“This year we march once again to reclaim our struggles as immigrants, workers, and without borders,” organizers from El Comite write about the 20th year of the massive march. The crowds will begin gathering at noon on Dearborn before setting out on a trek across the city to downtown:
We are here because of the insecurity, crime, and corruption unleashed in our countries by bad governments with the support and intervention of the U.S. We are here because of political repression and exploitation of workers and the dispossession of our natural resources and territories. We are here refusing to be victims of the few who benefit from this system and the impoverishment, displacement and death that they wreak upon on our peoples.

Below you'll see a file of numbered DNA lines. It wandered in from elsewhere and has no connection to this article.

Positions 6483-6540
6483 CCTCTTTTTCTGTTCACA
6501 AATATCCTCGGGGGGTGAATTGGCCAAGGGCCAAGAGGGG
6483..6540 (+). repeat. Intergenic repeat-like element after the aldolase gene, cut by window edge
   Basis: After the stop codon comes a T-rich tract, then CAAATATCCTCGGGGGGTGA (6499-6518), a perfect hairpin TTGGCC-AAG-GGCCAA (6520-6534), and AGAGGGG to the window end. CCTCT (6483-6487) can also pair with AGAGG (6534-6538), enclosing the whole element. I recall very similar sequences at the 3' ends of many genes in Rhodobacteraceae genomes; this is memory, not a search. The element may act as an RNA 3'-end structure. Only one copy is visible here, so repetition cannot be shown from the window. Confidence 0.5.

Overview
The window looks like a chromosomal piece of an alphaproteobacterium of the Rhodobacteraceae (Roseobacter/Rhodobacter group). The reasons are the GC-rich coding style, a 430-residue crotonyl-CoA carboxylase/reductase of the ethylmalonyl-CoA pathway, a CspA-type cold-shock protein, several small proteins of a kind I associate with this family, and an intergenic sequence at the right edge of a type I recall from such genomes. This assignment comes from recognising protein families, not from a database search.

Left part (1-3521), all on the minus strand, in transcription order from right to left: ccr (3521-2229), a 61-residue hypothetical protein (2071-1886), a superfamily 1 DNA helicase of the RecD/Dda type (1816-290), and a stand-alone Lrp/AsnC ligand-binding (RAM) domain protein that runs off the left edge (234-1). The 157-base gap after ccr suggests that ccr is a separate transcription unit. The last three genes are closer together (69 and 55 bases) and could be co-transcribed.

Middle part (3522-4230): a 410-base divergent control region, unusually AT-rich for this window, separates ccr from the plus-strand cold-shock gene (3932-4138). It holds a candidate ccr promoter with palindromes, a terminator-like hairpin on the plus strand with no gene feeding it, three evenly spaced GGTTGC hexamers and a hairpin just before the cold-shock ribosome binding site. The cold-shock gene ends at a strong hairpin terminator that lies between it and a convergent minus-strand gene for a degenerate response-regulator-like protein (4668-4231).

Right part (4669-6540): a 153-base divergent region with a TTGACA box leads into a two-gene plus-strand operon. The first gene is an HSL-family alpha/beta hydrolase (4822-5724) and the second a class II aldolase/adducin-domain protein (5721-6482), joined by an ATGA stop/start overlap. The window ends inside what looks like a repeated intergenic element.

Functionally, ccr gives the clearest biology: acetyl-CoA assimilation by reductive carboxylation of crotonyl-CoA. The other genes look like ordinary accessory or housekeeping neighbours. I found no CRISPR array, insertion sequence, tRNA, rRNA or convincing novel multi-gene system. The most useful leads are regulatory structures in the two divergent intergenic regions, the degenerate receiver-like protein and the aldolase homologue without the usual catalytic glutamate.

Walk with me for justice,
Walk with me for immigrant rights,
Walk with me for labor rights,
Walk with me because this is our struggle!
A quick perusal of the latest edition of our latest this week in CHS history post will catch you up on the recent history of May Day chaos and violence that has broken out on Capitol Hill over the years, sparked by clashes between police and groups from beyond the workers and immigrants rights movements. Damage, injuries, and arrests were typically limited but ugly moments including vandalism against small businesses and the use of dangerous “flash bang” grenades by police left many in the neighborhood unsympathetic to any of the sides in the clashes. Continue reading
With reporting and photos by Alex Garland